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Authority record

Parrsborough Shore Historical Society

  • Person
  • 1950 - 1994

Note: Having read through the month of January for the years 1950, 1951, 1952, 1953 and 1954 in Binder # 1, I (Gale Boland) am assuming that the residence of the author was in the Boston area of Massachusetts. References are made to the following: ‘WEMX’, which was a Boston radio station; ‘Conrads’, ‘Filerres’, and ‘R. H. Whites’ are stores located in Boston; a Boston Symphony concert; the Massachusetts Wharf; Mt. Auburn Hospital located in Cambridge, Mass.; and the St. Bartholemews Church in Cambridge Mass.
The author often meets with (Sisters) S. Judith, S. Florence and S. Lucille.
Clue: Author received an invitation from Earle and Bernice Seaman to the Seaman Family Reunion in 1990.

McCurdy, William Jarvis

  • Person
  • 1904 - 1988

William Jarvis McCurdy was born in Quebec in 1904, son of the Reverend James Farquarhar McCurdy and Amelia Palmer McCurdy. Following in his father's footsteps, McCurdy was educated at Dalhousie University, receiving his BA in 1926. He earned an MA (1927) and PhD (1929) in philosophy from Harvard, then spent three years teaching at McMaster University before being recruited by the philosophy department at the University of Toronto. He remained there until his retirement in 1969.

McCurdy was active in social and political causes, including the Fellowship for the Christian Social Order (FSCO) and the Workers' Education Association (WEA). He served as a national president for the League for Social Reconstruction (LSR), and later ran for office as a Cooperative Commonwealth Federation (CCF) candidate. He was a longtime member of the First Unitarian Congregation of Toronto and was lifetime president of Dalhousie's Class of 1926. In 1929 he married Avis Marshall, with whom he raised four children. He died in 1988.

Allen, W. Graham

  • Person
  • 1909 - 1986

William Graham Allen (1909-1986) was a freelance writer and broadcaster, best known for his work with the CBC. He was born in Halifax on 6 January 1909 to William T. and Winnifred (Dodge) Allen. He was a graduate of Dalhousie University's class of 1929, and also studied at Royal Roads Military College and HMCS Cornwallis. In 1928 Allen began reporting for The Halifax Chronicle and worked in various editorial positions until 1941, when he signed on for active duty in the Royal Canadian Naval Volunteer Reserve. He served as a Sub-lieutenant and was involved in the theatrical show "Meet The Navy." In 1946 Allen returned to The Halifax Chronicle-Herald, continuing to serve from 1947-1951 as an executive officer for HMCS Scotian, Halifax Naval Reserve Division.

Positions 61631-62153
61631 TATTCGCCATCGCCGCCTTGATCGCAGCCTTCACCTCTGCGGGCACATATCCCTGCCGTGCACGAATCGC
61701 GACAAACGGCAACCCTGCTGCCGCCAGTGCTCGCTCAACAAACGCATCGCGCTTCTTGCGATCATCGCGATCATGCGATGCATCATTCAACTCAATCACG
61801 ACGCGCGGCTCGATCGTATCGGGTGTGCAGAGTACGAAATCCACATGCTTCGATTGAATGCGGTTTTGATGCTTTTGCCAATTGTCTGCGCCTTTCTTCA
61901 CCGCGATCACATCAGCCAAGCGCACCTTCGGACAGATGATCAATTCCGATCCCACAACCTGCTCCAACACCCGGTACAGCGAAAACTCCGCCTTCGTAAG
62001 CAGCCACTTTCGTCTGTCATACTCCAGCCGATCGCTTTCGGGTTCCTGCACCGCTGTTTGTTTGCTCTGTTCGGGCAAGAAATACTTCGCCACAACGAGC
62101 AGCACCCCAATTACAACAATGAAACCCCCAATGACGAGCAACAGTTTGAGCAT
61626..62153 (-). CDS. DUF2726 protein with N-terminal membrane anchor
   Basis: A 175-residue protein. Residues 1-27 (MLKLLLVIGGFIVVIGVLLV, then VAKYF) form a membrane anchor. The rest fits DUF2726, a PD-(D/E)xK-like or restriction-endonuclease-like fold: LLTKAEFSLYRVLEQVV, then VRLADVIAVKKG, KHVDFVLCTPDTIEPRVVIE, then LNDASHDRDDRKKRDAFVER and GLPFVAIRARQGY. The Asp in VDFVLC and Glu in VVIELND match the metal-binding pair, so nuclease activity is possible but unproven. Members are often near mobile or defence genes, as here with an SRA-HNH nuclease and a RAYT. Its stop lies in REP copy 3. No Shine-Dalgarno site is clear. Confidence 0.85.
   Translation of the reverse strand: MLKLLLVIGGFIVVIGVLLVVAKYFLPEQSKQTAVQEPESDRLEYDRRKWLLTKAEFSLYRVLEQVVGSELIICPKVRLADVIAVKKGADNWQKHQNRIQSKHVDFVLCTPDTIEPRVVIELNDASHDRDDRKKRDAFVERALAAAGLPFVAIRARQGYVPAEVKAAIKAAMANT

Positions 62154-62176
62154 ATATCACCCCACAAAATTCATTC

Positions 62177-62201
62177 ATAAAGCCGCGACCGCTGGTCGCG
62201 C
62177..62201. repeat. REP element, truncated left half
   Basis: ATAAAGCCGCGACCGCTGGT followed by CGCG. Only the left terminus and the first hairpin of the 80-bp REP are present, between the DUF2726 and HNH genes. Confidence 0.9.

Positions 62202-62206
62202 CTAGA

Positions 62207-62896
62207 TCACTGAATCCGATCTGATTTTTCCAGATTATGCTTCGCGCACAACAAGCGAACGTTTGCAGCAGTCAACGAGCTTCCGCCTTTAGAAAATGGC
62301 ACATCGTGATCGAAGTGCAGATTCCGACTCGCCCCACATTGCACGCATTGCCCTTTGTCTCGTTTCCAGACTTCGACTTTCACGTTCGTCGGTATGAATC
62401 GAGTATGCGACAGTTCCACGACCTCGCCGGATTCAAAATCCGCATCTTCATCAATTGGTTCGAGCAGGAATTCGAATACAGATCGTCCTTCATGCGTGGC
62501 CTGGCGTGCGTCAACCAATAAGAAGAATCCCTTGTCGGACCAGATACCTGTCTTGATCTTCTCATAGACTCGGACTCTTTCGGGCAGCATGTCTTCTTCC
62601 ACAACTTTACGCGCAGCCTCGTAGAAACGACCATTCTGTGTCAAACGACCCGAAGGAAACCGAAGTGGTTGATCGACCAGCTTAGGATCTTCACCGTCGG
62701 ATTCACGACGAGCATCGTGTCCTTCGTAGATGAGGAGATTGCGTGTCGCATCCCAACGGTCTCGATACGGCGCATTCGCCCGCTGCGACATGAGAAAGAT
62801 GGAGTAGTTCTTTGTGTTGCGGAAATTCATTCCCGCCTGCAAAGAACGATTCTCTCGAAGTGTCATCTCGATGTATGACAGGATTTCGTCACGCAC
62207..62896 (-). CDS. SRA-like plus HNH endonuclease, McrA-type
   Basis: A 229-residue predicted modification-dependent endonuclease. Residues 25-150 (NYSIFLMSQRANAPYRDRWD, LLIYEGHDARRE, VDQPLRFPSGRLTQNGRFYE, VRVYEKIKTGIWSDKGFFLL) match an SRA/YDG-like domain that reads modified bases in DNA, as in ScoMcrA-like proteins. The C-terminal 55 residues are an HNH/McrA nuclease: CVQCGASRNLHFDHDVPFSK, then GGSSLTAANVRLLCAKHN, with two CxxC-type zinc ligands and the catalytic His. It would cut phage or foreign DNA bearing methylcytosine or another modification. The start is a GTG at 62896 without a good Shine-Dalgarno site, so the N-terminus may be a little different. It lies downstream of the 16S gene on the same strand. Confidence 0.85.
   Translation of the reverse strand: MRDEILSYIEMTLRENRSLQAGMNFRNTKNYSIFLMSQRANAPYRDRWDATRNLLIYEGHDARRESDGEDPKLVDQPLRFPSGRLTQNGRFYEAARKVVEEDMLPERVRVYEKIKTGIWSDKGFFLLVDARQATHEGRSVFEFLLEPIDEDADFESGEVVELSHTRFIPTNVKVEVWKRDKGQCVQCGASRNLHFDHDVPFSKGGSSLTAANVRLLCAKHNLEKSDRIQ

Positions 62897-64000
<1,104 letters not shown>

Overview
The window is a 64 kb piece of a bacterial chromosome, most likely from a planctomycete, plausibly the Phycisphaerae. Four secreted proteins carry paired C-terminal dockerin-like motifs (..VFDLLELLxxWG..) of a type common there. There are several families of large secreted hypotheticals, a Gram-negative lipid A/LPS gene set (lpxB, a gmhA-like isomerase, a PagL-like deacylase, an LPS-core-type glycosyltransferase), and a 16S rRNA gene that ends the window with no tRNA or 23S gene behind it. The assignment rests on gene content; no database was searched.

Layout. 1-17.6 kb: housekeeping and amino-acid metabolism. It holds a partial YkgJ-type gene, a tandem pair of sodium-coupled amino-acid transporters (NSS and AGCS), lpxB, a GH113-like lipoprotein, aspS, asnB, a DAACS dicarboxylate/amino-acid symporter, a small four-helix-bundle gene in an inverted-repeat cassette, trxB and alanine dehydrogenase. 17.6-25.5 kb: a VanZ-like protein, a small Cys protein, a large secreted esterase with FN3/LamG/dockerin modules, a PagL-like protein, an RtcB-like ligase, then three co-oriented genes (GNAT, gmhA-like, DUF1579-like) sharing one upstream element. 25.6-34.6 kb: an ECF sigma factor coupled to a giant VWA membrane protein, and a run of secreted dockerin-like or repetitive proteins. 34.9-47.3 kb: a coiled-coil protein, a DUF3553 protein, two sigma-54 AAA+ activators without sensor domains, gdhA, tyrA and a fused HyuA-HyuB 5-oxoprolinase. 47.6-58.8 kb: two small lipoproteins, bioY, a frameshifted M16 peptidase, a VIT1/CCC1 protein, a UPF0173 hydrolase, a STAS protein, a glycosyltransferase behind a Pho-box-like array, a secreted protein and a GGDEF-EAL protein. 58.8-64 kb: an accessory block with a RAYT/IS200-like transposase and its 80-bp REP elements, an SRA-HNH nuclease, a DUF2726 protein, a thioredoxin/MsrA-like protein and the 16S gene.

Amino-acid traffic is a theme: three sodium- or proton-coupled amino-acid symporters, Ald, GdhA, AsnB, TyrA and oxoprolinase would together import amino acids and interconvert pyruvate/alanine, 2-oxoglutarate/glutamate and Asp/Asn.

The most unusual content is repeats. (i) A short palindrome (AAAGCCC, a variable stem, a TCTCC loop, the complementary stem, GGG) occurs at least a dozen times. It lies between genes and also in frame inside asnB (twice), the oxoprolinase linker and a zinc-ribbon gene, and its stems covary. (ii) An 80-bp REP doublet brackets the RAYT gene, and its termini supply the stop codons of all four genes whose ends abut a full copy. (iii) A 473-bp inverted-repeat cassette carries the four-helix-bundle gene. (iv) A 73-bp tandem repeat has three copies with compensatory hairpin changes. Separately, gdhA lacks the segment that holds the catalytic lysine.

In 1951 Allen was appointed Director of University Liaisons at Dalhousie University, where he also served as editor for The Dalhousie Review from 1953-1957, the year of his retirement from the university. That year he joined the Canadian Broadcast Corporation as the news staff supervisor for the Maritimes. He retired from the CBC in 1975, but continued to broadcast as a freelancer and to host the popular radio program Neighborly News from 1977–1980. Allen was a self described "movie freak" and a large supporter of the arts. He held positions as juror for the Governor General Awards (ca. 1950s); treasurer for ACTRA, Maritimes (1976); Director of Neptune Theatre Foundation (1976); Dal Alumni Executive (1976); Governor of Dalhousie University (1976-1977); President of the Radio Television News Director's Association; and spent several years with Halifax Welfare Council and the United Services Institute of Nova Scotia. He died in 1986.

McCulloch, Thomas, Jr.

  • Person
  • 1809 - 1865

Thomas McCulloch, Jr. was born in Pictou, Nova Scotia. He was the third son of Dr. Thomas McCulloch and was educated at Pictou, first in the grammar school under John McKinlay, and then in the Academy, under his father. He went to teach at Dalhousie College in 1843 and taught there until the end of 1844. When the College was revived in 1849, he was appointed principal and had charge of Latin, Greek, Rhetoric, Belle Lettres, and Natural Science. Previous to this time, he had taught a very successful private school in the schoolroom connected with the Poplar Grove church. Poplar Grove congregation elected him as an Elder and he continued to discharge his office while residing in the city. In 1853 he was appointed one of the professors in the Presbyterian Church in the West River Seminary. In this institution he taught Latin, Mathematics and Natural History. He returned to Dalhousie in 1863 and taught Natural Philosophy only. He kept an ornithology collection of nearly all the birds in Nova Scotia as well as mineral and botanical collections, some of which were still at Dalhousie when last noted in the 1970s. He wrote a book on taxidermy.